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Statement of the Honorable Stanley Sporkin


Symposium on 10th Anniversary of Sentencing Guidelines - Judiciary Committee, Washington, D.C.
September 9, 1997

Here are some general observations. We are filling our jails with a lot of secondary violators of the drug laws. Recently, I was told that under the sentencing guidelines, I would be required essentially to sentence a drug addict to a ten year period of incarceration. If this person were from a different socio-economic background, he would have gone to the Betty Ford Clinic for 60 to 90 days. As I contemplated the sentence I would have to impose, all that came to mind was a modern day version of "Les Miserables."

Under the law, a person who simply possesses or uses cocaine base in excess of five grams must be sentenced to a minimum of five years. Possession or use in excess of 50 grams requires a mandatory minimum sentence of ten years. Keep in mind, the cost of maintaining a defendant in prison is approximately $30,000 a year. We are reaching the point where we are going to have to open the prison doors and let these prisoners out. Already, Gov. Pataki of New York has indicated he might have to do this. I believe Florida has also had to do the same thing.

It is clear that in certain circumstances individuals are being sentenced to imprisonment periods greater than justified by the facts. Let me give you some anecdotal support for that statement. These are all my cases. So with a District Court judiciary of some 900 judges, it can be seen how wide spread these excesses are. There is one case where I had to sentence a 49 year old woman to 21 years in prison for selling $25 worth of crack to an undercover officer.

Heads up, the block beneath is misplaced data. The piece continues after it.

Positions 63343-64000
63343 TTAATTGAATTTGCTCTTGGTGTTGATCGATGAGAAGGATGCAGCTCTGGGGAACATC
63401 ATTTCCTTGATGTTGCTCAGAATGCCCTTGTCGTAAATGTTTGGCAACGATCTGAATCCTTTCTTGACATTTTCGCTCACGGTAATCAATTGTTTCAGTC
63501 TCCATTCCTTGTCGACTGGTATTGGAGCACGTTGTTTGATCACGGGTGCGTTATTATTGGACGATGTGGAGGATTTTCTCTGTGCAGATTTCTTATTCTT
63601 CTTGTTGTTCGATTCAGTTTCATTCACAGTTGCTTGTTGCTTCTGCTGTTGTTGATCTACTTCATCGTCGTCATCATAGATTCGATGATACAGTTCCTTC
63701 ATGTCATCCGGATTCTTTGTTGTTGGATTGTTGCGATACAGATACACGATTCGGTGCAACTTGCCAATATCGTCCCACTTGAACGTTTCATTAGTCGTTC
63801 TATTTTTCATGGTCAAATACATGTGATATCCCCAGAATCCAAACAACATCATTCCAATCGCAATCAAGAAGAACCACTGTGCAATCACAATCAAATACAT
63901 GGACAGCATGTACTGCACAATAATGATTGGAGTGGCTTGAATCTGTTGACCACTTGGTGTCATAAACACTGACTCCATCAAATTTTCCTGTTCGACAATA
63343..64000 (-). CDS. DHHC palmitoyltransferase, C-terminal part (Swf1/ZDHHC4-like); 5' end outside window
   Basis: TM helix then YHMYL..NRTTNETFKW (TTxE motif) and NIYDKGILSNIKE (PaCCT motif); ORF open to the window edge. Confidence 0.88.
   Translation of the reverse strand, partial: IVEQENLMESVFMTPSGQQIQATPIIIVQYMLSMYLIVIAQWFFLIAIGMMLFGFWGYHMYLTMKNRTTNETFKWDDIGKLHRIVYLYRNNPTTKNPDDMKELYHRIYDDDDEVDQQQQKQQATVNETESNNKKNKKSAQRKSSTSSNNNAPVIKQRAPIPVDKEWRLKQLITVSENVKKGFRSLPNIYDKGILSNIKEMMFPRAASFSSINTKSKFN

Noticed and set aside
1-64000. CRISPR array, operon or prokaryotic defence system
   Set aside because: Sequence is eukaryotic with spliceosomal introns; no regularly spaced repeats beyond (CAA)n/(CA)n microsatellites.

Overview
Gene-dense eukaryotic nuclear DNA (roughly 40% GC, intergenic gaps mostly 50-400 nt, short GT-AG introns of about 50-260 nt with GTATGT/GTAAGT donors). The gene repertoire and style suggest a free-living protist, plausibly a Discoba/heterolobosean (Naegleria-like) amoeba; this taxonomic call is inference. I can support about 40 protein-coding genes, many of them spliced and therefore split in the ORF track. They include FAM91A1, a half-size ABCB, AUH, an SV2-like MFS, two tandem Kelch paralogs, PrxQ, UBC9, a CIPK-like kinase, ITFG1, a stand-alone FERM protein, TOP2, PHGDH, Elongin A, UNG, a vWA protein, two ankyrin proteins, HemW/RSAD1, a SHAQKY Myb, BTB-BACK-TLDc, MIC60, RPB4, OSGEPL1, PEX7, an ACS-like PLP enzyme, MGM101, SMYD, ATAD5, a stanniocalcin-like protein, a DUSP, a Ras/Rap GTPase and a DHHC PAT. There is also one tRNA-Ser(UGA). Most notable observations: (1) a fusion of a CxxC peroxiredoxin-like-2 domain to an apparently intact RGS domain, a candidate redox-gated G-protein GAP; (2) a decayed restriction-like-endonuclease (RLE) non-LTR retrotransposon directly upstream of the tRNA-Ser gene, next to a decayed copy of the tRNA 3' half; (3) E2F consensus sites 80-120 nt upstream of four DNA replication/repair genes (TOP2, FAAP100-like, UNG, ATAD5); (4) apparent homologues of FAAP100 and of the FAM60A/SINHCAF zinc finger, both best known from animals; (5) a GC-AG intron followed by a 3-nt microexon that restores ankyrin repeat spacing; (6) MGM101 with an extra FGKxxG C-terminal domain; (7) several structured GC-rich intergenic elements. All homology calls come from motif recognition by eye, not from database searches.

In another case, a defendant faced a 30 year sentence for selling 6.7 grams of crack to an undercover officer to whom the seller was attracted for the wrong improper purpose. I was able to pare the sentence down to about seven years but even that was too long. This individual was as much a threat to society as my eight year old grandson.

And how about this one: A young man is shot as he was about to enter his apartment. As he is lying in front of his door in a pool of blood, the police arrive and begin to search for his assailant. Thinking the assailant may be in his apartment the police break down the door, enter the apartment, and commence their search for the assailant. They do not find the assailant, but they do find a quantity of illicit drugs. When the individual recovers from his gunshot wound, he receives another shot from the authorities in the form of an indictment. The individual admits the drugs are his and comes before me to be sentenced. The sentencing guidelines compelled a sentence in excess of 15 years. Yes, my friends, the victim whose life was almost snuffed out, is to serve a jail term of 15 years. I decided to exercise a limited amount of compassion and depart downward to the mandatory minimum sentence of 10 years. In my view, a sentence of two years might be defensible. Although because he almost lost his life, a probationary sentence would not be unreasonable. On appeal, I was reversed by a two to one vote and was told there was no basis for a downward departure. I was instructed to resentence the individual under the guidelines.

I also had a lady before me who was a courier. The guidelines called for a five year prison sentence. She was the Mother of three children, one of which, the youngest, was being breast fed at the time of the sentence. When I departed downward in order to allow her to be with her child for the first two years of her life, I was reversed by the Court of Appeals which said I had not sustained a case for departure.

That case illustrates the somewhat draconian and disproportionate sentences imposed by implementing the 1984 guidelines. I had before me a defendant who was convicted of one count of distribution of 50 grams or more of cocaine base. For this charge, the guidelines called for a sentence of 87 to 108 months or a year and 3 months to nine years.